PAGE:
Posted on August 27, 2020 by USAEOP

Since 2010, graphic designer, Elizabeth Monoian, and architect, Robert Ferry, have been stimulating imaginations by running renewable energy art installation competitions across the globe. Locations have included Dubai, Copenhagen, Melbourne, Santa Monica, New York City – and this year, Fly Ranch, Nevada, also home to the Burning Man festival. Land Art Generator Initiative (LAGI), as it is known, extended an invitation to 41 high school students participating this year in the virtual Engineering Summer Academy at UNM’s School of Engineering.

In teams of four students, participants designed solar art inspired by the flora, fauna, cultural history, and local landscape (home to a geothermal spring) of Fly Ranch.

Team designs included:

  • A yucca plant coated with photovoltaic (PV) cells – cells that convert sunlight into electricity;
  • A group of beehives covered with hexagonal solar cells with “bee” drones flying between, which charge in the hives and scatter compost collected from the site.
  • A giant, walk-thru caterpillar covered with different colored thin-film PV cells and an antenna that collects kinetic energy when the wind blows;
  • Two native (Rufous and Costa’s) hummingbirds whose wings gather wind energy and whose multicolored bodies are made from luminous photovoltaic cells;
  • Willow tree structures using bifacial solar panels and Kromatix module films for different colored leaves, as well as heliostatic dual-axis sun tracking to maximize solar energy collection;
  • A walkable maze-like structure that reflects the geothermal geyser structure at the site.  The roofing uses dye-sensitized solar cells and the walls are poly crystalline solar panels that are cooled by a wet cooling tower; and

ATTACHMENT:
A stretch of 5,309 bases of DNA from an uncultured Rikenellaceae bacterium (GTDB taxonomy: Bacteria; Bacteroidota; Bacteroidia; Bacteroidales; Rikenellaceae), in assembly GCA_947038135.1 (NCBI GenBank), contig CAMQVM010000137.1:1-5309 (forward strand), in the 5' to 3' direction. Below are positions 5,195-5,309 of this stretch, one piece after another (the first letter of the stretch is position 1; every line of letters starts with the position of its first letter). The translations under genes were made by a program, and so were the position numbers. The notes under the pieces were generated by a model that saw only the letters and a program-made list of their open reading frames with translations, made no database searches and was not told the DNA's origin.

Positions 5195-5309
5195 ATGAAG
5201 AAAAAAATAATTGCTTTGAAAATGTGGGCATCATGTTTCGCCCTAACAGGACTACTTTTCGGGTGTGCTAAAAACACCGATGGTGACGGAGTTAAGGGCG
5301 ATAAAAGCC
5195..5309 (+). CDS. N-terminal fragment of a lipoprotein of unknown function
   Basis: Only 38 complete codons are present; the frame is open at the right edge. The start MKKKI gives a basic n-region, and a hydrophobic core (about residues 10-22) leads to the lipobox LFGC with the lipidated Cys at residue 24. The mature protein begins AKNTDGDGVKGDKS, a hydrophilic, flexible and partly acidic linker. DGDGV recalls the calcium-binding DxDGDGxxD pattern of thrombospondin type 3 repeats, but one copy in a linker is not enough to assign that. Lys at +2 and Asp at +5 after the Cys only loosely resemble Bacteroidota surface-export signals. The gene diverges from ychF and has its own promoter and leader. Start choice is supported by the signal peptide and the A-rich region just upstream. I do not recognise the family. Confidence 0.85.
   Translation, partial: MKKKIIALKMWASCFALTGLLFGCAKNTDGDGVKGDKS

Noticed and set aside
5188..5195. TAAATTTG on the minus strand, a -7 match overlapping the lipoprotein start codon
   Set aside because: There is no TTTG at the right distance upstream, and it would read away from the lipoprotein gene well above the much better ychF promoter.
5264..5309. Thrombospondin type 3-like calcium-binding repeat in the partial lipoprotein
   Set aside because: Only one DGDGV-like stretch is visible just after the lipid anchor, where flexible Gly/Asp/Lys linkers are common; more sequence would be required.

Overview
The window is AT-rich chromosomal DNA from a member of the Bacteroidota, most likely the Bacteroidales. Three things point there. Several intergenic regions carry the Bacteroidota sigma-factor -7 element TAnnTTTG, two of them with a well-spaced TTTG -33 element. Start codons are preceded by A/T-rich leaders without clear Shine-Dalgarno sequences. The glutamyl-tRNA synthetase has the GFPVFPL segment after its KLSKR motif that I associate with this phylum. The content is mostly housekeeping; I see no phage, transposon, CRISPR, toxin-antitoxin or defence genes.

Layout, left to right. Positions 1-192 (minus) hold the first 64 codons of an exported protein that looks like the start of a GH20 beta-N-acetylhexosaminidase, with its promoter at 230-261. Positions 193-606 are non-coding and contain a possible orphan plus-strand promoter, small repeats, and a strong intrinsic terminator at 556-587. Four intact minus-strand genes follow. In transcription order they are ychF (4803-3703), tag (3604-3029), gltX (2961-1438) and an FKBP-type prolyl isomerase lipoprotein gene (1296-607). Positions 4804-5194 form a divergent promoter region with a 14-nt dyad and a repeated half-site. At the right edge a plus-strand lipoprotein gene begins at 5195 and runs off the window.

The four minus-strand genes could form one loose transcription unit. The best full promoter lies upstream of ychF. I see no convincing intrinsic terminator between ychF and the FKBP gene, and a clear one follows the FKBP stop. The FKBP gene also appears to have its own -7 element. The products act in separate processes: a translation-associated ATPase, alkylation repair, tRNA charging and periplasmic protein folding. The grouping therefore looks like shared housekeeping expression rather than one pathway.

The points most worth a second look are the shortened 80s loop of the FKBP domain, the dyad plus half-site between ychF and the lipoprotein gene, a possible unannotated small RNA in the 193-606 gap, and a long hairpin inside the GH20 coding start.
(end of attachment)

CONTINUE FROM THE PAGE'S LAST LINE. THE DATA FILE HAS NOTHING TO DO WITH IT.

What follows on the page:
• An arch covered with PV cells and LED lights that glow in the evening, designed to be a reminder of the fragility of nature.

 

In addition to their artistic renderings, teams were required to estimate the amount of power, electrical energy, and number of homes their installation could support in a year. To prepare for this project, students read a science fiction story about a solar snake in Phoenix, watched an interactive climate change video, and a video called Imagine the Future Ted-Ed by Xiye Bastida. They even competed in a tower building contest with Emeritus Civil Engineering Professor, Dr. Walter Gerstle. At the end of the camp, students presented their designs to parents, instructors, and staff.

Although the students were unable to visit the UNM campus this summer, the virtual program was still jam packed with engaging and thought-provoking STEM activities. When camp concluded, the students walked away with a better idea of the real-world applications of STEM, as well as the different and creative ways STEM-thinking can be used.

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The camp is sponsored by AEOP’s Unite program, the NSF/DOE QESST Program, the NSF CREST program, the Department of Energy CIESESE Project, and the UNM School of Engineering. Unite is a four-to-six-week-long, pre-collegiate summer experience for talented high school students from groups historically underserved in STEM. The program, administered by the Technology Student Association, is held a participating higher education institutions and works to inspire its students to pursue college majors and careers in engineering and other STEM-related fields.

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